James Surowiecki: How banks got big





... The desire to bring back the boring, small banking industry of the nineteen-fifties is understandable. Unfortunately, the only way to do that would be to bring back the economy of the fifties, too. Banking was boring then because the economy was boring. The financial sector’s most important job is channelling money from investors to businesses that need capital for worthwhile investment. But in the postwar era there wasn’t much need for this. The economy, while remarkably strong, was dominated by huge companies that faced little competition, and could finance investments out of their profits. And entrepreneurship was restrained: there were many fewer start-ups then than in the period after 1980. So the financial sector didn’t have much to do.

Two things changed this. First, in the seventies those huge companies started tottering, while the U.S. economy fell apart. Second, the corporate world was transformed by revolutionary developments in information technology and by the emergence of new industries like cable television, wireless, and biotechnology. This meant that the economy became, and has remained, far more competitive, while corporate performance became far more volatile. In the nineteen-eighties, companies moved in and out of the Fortune 500 twice as fast as they had in the fifties and sixties. Suddenly, there were lots of new companies with big appetites for outside capital, which they needed in order to keep growing. And it was Wall Street that helped them get it. Companies like Turner Broadcasting, M.C.I., and McCaw Cellular used junk bonds to turn themselves into major businesses. Venture-capital investing took off, and so did the I.P.O. market; there were twice as many I.P.O.s between 1980 and 1999 as there were between 1960 and 1979. To be sure, deregulation was also a factor, but Thomas Philippon, an economist at N.Y.U., has shown that most of the increase in the size of the financial sector in this period can be accounted for by companies’ need for new capital.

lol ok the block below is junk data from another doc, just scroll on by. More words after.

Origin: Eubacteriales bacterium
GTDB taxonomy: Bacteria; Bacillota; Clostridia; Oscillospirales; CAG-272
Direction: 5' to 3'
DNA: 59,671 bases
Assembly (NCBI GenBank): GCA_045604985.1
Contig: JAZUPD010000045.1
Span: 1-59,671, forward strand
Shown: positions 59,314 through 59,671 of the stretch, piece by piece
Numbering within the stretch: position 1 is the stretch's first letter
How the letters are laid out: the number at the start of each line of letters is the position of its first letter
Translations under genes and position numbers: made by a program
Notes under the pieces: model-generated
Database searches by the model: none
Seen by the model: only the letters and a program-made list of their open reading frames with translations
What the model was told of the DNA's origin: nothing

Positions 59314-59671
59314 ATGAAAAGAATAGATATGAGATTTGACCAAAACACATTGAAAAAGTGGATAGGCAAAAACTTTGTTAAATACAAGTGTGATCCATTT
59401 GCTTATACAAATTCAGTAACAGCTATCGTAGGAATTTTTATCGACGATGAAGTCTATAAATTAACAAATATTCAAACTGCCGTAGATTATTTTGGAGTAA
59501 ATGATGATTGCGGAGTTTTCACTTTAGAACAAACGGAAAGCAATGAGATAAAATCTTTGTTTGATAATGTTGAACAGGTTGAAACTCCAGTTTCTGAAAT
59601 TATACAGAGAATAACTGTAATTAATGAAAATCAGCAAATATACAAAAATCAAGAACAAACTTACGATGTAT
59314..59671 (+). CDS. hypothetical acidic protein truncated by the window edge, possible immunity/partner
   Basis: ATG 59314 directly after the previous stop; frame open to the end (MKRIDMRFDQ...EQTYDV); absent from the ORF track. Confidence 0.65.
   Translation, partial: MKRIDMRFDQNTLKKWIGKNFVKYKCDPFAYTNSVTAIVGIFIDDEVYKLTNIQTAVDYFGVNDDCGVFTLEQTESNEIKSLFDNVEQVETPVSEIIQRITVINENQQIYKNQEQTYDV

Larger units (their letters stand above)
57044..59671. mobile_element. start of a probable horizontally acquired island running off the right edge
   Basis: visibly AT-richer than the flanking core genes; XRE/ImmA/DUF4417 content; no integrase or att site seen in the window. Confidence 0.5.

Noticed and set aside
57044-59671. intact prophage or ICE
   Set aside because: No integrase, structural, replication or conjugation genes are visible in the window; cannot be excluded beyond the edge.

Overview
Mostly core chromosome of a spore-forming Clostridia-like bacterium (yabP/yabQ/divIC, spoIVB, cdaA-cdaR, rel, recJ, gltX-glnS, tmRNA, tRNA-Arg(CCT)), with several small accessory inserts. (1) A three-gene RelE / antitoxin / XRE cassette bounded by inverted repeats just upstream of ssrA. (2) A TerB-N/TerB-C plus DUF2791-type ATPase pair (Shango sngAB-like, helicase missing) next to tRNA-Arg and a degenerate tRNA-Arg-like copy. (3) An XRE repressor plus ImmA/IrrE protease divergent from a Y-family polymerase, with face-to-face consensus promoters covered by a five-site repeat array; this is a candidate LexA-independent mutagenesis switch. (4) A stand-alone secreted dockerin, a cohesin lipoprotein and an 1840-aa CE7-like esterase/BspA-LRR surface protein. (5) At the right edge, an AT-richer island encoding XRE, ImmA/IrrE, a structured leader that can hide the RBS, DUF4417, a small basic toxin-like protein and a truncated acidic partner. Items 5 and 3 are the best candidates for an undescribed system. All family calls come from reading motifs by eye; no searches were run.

This wasn’t the first time that something like this had happened. There have been three big banking booms in modern U.S. history. The first began in the late nineteenth century, during the Second Industrial Revolution, when bankers like J. P. Morgan funded the creation of industrial giants like U.S. Steel and International Harvester. The second wave came in the twenties, as electrification transformed manufacturing, and the modern consumer economy took hold. The third wave accompanied the information-technology revolution. Each wave, Philippon shows, was propelled by the need to fund new businesses, and each left finance significantly bigger than before. In all these cases, it wasn’t so much that the bankers had changed; the world had....


comments powered by Disqus
History News Network